With customers angry about new bank fees, credit unions have been trying to use the displeasure to gain more customers.  

The National Association of Federal Credit Unions said its website to look up credit unions, CULookup.com, saw a 350 percent increase in traffic in the two weeks after Bank of America announced its plans to assess a $ 5 monthly fee on debit-card use, according to a statement.  

Some credit unions have seen mere interest from potential customers turning into new business. Charlotte Metro Credit Union in Charlotte, N.C. (home of Bank of America headquarters), for example, has seen a whopping 263 percent jump in membership and a 373 percent increase in checking accounts this month, Patty Briotta, public relations manager for the National Association of Federal Credit Unions, told the International Business Times

"What members are telling us is that they are pretty upset with the banks right now," Briotta said.

Bank of America said its $5 fee is necessary because of new regulations curtailing the amount of money the bank can charge merchants for each debit card swipe.  Atlanta-based SunTrust Bank began charging a $5 monthly fee this summer, but announced Monday it was backing off the decision.

JPMorgan Chase and Wells Fargo tested a $3 debit card fee in select areas, but announced last week that they will not roll out the charge.

Late last week, Bank of America also appeared to have backtracked on their fee. News sources reported that the company would make it easier for customers to circumvent the fee. Among other things, holding Bank of America credit cards, carrying a minimum balance in bank accounts and investing with Merrill Lynch would allow people to circumvent the rules. A Bank of America spokesperson couldn't be reached for comment.

Even though banks may be back-tracking on the debit-card fee, the firms are using other methods to collect additional revenue. Most large banks have eliminated free checking accounts without a minimum balance. Other banks have gotten rid of debit rewards programs and also charge customers to receive paper statements or make a transaction with a teller.

Unlike banks, credit unions are non-profit institutions owned by their customers, which means that fees and rates are generally more favorable to customers than banks. The money raised by the credit union goes back to the customers in the form of lower rates and reduced fees.

Most people are eligible for a credit union in their area, Briotta notes. Eligibility to join a particular credit union is based on factors such as a person's employer, where a person lives or even a person's religious affiliation.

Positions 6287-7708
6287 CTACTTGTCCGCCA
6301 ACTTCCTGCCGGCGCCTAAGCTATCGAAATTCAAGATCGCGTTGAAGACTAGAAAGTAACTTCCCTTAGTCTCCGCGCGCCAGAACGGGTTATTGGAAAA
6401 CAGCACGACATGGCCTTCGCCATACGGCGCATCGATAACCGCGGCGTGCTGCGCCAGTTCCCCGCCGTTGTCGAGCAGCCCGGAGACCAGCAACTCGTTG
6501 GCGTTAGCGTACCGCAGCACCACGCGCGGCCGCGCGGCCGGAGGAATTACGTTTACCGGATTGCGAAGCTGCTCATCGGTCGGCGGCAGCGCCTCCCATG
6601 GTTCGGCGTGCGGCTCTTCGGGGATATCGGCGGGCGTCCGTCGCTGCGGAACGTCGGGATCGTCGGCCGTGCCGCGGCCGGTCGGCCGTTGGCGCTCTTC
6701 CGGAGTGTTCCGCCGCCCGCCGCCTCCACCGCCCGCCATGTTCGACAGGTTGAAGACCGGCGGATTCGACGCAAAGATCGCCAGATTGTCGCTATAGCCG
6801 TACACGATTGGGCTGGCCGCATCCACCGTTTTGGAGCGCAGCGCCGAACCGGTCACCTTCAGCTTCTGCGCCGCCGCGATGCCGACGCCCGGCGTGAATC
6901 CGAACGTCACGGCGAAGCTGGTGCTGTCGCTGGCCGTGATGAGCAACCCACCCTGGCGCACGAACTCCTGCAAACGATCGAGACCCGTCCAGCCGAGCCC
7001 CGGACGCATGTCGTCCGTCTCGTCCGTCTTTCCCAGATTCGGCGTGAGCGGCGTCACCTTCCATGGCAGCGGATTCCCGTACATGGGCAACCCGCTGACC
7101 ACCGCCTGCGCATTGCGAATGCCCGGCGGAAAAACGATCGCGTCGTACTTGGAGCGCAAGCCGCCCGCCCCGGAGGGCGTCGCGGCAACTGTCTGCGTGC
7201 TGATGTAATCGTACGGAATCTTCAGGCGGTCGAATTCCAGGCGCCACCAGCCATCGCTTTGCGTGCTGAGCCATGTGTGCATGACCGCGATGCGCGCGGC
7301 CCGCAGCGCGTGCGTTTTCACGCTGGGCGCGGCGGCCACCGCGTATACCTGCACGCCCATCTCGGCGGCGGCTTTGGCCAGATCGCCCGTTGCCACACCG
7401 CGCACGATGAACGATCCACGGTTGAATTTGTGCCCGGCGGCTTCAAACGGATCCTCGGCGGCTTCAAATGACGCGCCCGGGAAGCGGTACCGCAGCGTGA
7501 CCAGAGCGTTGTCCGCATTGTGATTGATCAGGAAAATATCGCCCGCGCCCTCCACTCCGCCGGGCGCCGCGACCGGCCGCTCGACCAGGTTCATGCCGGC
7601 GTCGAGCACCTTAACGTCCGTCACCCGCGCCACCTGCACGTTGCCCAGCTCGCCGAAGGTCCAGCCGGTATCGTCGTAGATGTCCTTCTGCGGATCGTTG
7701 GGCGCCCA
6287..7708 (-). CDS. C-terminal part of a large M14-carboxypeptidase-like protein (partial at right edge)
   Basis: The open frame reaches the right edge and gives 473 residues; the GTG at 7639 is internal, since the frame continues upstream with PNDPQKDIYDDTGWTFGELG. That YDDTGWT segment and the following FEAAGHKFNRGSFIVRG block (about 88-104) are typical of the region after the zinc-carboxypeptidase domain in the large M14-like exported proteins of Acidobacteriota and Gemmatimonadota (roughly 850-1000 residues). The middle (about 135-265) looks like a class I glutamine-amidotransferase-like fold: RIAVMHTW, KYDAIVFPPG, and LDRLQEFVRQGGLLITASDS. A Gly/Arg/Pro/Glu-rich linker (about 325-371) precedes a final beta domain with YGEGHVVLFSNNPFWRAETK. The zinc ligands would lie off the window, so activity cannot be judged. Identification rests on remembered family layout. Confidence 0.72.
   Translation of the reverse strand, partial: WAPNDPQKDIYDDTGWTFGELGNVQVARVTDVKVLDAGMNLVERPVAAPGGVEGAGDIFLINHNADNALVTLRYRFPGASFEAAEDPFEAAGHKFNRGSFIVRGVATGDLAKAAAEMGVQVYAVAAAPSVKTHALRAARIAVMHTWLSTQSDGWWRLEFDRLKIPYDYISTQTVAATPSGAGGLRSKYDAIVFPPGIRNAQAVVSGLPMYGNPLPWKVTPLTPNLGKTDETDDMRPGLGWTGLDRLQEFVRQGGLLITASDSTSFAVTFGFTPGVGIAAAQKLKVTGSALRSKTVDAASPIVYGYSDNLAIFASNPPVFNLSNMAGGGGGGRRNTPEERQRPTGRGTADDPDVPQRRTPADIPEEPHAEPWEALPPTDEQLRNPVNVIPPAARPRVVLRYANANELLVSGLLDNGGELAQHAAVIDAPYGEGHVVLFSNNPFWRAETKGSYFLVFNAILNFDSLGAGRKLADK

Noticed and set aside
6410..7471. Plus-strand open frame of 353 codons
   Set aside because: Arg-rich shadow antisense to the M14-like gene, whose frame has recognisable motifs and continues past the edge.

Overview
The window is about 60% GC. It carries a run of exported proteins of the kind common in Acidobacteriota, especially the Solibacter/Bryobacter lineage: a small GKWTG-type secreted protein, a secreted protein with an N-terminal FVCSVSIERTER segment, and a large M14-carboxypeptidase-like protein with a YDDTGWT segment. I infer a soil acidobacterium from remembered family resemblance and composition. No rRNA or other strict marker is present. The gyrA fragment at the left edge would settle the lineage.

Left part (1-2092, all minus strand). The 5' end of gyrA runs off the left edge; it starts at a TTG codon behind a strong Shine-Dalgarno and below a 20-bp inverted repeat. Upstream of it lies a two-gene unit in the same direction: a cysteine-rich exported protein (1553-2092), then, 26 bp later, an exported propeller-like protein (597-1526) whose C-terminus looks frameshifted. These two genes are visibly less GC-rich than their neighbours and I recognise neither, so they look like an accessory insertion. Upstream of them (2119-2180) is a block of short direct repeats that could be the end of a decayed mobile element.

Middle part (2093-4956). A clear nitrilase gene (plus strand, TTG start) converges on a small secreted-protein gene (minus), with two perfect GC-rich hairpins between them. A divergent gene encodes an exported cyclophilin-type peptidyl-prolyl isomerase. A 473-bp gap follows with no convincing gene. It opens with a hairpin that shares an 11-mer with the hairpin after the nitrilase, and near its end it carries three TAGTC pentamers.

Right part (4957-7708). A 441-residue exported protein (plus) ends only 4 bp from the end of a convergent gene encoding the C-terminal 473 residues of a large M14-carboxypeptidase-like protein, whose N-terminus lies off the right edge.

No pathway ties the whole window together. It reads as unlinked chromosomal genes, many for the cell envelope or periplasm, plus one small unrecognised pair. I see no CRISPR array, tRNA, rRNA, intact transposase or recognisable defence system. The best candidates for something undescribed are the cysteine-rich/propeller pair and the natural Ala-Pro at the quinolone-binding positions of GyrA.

Credit Unions have been helped by a Facebook event called "Bank Transfer Day." On Saturday, the group is calling on people to move their assets from a bank to a credit union.  

"Together we can ensure that these banking institutions will always remember the 5th of November," a statement on the group's Facebook wall read, "If we shift our funds from the for-profit banking institutions in favor of not-for-profit credit unions before this date, we will send a clear message that conscious consumers won't support companies with unethical business practices."

By late Monday afternoon, the group had over approximately 69,000 people "attending."

Some credit unions have capitalized on bank fees in order to garner more customers.

"Tired of ridiculous fees at your bank? Make the hassle-free switch and become a credit union member today," United Teletech Financial, a federal credit union with several locations throughout New Jersey, advertized on their website.

Leo Ardine, CEO of United Teletech Financial, told IBTimes that recent fees, along with the Facebook campaign, has led to interest in people switching over to credit unions.

"We have seen a modest amount of interest [in our credit] union from the general public," Ardine said.

Although Ardine expects new customers, he has seen more growth from people who utilized both a bank and his credit union who have decided to move their finances strictly to the credit union.

 "There is a pro-consumer approach for credit unions, but there is more of a pro-stockholder approach at banks," Ardine said.  

Destinations Credit Union in Boston also emphasized on their website that they don't charge debit card fees. Carol Szaroleta, director of marketing for Destinations, said the credit union has seen a modest increase in customers recently.

"It's been pretty busy here," Szaroleta told IBTimes, noting that some new customers have expressed their displeasure with new banking fees.

Briotta said that unlike banks, credit unions would treat customers as members rather than as profit-making opportunities.

"Consumers are sending a message that they want to be treated like people," she said. "They are voting with their money."

Write to Samuel Weigley at s.weigley@ibtimes.com.